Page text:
"He is well-read in romantic literature and his brother is ....... in blues songs."

Is there a word that can be used to convey the same idea as "well-read" but in the context of songs? In other words, what is one word for "someone who has heard a lot of songs and knows each of them very well". I am looking for a word that is specific to songs like "well-read" is for books. I know well-versed, knowledgeable, etc. are usable words here but they are not what I am looking for.

Ideally, I would like to say, "He is well-read and his brother is well-<...>." The sentence should convey that "he" reads while "his brother" listens to songs.

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    It would actually be interesting to find such a word. But for the irony, I like "well-versed". – Dog Lover Jun 23 '17 at 3:55
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    I suppose it's not overly precise, but "musical" could work. From OED: 3. Skilled or trained in music; having a natural aptitude for learning or performing music; fond of music. – Dog Lover Jun 23 '17 at 4:03
  • Thanks for the answer, but it is not what I am looking for. Musical could mean that a person is good at performing while well-read does not convey any skill in writing. I need a word that conveys only that a person has heard a lot of songs and nothing more. I hope that makes sense. – Mr K Jun 26 '17 at 5:24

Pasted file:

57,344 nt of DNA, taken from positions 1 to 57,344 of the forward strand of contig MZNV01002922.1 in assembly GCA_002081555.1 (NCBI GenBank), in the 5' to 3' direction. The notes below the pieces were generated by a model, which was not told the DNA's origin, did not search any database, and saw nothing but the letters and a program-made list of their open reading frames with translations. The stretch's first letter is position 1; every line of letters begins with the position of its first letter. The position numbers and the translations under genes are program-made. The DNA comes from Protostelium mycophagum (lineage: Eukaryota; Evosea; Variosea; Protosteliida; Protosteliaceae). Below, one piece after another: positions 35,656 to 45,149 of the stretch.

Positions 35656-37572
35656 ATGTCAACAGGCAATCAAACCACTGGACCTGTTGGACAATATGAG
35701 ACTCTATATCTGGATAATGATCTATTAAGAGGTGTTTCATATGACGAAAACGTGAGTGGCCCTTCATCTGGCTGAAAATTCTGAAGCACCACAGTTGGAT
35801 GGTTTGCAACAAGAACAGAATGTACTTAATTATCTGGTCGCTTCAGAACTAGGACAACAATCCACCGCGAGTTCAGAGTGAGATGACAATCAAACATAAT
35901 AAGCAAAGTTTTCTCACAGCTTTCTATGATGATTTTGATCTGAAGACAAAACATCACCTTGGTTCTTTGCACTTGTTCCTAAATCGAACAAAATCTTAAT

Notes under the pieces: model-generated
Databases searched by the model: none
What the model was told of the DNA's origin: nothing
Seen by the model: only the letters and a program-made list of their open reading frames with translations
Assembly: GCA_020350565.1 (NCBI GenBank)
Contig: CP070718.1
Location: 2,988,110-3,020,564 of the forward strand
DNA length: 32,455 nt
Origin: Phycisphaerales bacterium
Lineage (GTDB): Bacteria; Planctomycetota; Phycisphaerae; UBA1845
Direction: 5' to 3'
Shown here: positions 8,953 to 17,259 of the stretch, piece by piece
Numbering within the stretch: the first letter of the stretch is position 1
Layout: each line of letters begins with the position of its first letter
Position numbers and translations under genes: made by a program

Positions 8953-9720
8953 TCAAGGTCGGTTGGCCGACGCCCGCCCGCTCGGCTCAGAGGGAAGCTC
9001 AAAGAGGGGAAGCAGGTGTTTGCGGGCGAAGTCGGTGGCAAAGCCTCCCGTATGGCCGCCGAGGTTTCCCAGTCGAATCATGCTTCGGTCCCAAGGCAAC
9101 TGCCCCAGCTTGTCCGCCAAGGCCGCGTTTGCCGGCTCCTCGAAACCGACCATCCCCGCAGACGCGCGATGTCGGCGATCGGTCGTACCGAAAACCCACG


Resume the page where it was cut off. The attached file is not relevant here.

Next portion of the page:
• I completely agree with you; I just put it out there for the slight chance it could work. – Dog Lover Jun 26 '17 at 6:36
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    I was on the point of asking this question - for music generally, not just songs - and have found yours. The obvious analogy is well heard, or well listened. But what you tend to hear is that someone 'knows' so much music, or 'has listened to' so much music. Or even that someone is 'very knowledgeable' about music. None of these is what I want, which is a neat way of saying that someone has listened and reflected upon a wide variety of music.... – Dan Jan 21 '18 at 18:00

I like "audio-intellectual." It certainly covers the bases you described, and then some. Hope it works for you.

  • But is it a word? It appears in strings like audio intellectual property, but that doesn't guarantee that it can be used as a compound adjective. – Edwin Ashworth Jun 18 '18 at 22:33
  • @Cerberus You see where allowing unsupported answers gets us? – Edwin Ashworth Jun 18 '18 at 22:35
  • Create your own words. Blaze your trail, buddy. – SubduedBlonde Aug 11 '18 at 19:57

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